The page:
I showed my designer the landing page that does over 10,000 leads a year the other day and she couldn’t believe her eyes.
It was ugly, simple, badly optimised.
And yet to date it’s done hundreds of thousands of leads for me and maybe millions for other people.
And she asked me “why does this page do so well?”
So I showed her.
We took one of her pages and my page.
Side by side, we compared them and I asked her “what’s the average conversion rate for this page?”
She told me it was around 10%.
Mine for the record, for ads and organic, is around 60% to 70%.
She started explaining all the reasons that my page shouldn’t work.
It’s plain. Boring. Mainly text.
It’s badly optimised and even looks a little “tacky” or “direct marketing”.
Her page on the other hand was very very beautiful.
Well laid out.
Clever coding with some elements being displayed.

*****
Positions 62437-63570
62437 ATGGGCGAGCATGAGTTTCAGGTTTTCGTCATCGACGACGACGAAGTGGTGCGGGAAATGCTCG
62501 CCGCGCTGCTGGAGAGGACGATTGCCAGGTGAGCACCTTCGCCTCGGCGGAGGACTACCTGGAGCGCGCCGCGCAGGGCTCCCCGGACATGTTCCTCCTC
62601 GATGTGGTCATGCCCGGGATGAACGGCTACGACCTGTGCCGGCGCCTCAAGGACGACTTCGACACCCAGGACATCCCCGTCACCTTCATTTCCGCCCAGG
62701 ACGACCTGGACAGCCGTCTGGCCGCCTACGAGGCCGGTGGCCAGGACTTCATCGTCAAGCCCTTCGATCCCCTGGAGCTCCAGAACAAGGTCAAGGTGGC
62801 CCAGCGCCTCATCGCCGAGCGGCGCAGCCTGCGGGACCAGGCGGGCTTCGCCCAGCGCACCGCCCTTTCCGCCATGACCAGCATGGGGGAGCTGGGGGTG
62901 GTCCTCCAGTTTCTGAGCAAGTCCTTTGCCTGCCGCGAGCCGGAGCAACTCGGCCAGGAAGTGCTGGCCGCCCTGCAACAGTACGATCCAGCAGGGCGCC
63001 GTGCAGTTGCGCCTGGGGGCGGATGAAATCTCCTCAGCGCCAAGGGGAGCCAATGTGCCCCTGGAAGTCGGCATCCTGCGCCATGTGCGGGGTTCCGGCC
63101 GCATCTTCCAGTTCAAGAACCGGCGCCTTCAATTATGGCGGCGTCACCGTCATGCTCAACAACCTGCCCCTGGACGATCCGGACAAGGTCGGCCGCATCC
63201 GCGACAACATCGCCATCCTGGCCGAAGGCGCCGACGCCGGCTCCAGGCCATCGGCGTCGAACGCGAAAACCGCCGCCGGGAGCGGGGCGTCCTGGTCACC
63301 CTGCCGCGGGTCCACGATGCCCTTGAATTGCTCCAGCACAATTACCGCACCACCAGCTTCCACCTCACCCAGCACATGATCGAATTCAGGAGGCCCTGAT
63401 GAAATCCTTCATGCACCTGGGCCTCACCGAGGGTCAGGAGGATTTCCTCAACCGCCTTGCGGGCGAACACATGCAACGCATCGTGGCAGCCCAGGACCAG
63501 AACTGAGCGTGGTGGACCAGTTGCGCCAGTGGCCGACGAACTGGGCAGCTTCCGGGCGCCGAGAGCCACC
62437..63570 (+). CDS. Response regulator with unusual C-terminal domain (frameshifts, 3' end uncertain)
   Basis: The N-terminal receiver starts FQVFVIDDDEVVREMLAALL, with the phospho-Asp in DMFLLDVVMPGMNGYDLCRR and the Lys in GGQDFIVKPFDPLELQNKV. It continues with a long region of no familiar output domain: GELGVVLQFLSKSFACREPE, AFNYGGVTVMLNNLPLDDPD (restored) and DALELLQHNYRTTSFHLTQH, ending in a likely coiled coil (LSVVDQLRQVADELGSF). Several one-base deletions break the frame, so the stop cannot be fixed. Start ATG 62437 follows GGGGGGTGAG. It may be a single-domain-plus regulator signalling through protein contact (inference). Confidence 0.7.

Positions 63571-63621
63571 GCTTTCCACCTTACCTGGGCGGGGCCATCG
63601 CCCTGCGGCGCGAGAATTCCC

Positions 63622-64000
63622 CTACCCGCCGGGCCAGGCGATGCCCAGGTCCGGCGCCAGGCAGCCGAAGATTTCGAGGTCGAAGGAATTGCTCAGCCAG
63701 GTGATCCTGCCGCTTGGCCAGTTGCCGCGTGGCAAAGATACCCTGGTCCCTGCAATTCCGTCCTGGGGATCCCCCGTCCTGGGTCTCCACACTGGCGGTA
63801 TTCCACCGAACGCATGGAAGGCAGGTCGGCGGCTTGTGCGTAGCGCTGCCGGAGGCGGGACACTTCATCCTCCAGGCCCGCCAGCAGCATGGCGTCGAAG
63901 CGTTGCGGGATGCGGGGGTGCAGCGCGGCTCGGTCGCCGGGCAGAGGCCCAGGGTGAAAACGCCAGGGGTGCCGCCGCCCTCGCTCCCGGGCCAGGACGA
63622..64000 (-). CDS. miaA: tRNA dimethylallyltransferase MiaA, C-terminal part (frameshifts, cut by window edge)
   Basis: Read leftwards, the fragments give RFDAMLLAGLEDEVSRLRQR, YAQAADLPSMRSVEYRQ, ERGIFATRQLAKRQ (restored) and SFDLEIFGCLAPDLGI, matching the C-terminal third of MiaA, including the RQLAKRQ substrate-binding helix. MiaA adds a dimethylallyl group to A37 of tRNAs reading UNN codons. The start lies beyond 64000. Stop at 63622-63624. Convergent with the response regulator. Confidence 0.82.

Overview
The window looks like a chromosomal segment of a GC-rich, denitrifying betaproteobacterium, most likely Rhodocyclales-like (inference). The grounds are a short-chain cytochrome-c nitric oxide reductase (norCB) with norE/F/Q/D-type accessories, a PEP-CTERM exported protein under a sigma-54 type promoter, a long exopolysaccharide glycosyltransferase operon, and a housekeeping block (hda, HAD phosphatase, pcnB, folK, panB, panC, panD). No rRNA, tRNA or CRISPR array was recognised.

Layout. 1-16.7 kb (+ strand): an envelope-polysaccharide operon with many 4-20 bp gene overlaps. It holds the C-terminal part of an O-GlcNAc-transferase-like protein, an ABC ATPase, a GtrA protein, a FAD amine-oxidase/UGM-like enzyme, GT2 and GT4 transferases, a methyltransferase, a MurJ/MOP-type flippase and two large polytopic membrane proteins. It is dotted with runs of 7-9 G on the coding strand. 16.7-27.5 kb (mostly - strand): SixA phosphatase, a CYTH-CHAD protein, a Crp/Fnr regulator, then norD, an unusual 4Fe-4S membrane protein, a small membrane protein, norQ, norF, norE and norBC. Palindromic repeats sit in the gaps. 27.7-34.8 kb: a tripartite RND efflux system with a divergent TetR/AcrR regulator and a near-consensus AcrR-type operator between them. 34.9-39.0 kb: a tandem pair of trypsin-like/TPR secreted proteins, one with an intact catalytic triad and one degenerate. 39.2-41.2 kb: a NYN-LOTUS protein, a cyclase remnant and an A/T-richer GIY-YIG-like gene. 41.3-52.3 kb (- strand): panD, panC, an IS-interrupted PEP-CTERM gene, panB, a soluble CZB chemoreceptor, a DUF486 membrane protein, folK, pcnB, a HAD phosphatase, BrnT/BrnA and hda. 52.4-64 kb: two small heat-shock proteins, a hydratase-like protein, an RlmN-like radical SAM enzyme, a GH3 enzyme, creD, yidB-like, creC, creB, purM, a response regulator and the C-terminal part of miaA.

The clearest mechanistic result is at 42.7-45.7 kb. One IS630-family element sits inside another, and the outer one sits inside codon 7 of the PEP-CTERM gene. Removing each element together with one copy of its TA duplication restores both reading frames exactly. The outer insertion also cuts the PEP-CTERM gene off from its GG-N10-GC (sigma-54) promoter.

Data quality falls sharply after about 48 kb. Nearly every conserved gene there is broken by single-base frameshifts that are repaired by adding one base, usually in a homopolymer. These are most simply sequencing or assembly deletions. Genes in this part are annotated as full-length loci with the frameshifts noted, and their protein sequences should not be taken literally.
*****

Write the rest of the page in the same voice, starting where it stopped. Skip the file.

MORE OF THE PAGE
By all accounts and from the perspective of a “designer”, it’s a well designed page.
So why didn’t it convert as well?
All the theory work said it should.
Other designers certainly said it looked good.
I took both pages and showed it to my wife. I asked her “what does each page give the viewer?”
On my page my wife replied “a sales book about how to sell funnels for $25,000.”
On my designer’s page, my wife replied “I don’t know. Like a design conference? Or is it promoting your business?”
And with that, my designer got it.
Unless a total stranger to the page can immediately tell what they get from the page, they’re not interested.
Simple as that.
If you give me your email address, I’ll give you this 5 page recipe book for gluten free bread.
Compared to: we’re a social movement enterprise that believes everyone deserves a healthy gut biome. Through partnering with top chefs and local producers, we’ve built a compelling resource on the best gluten free recipes for your family.
Tell people what they get. Give them a specific number.
Keep it simple you big dummy.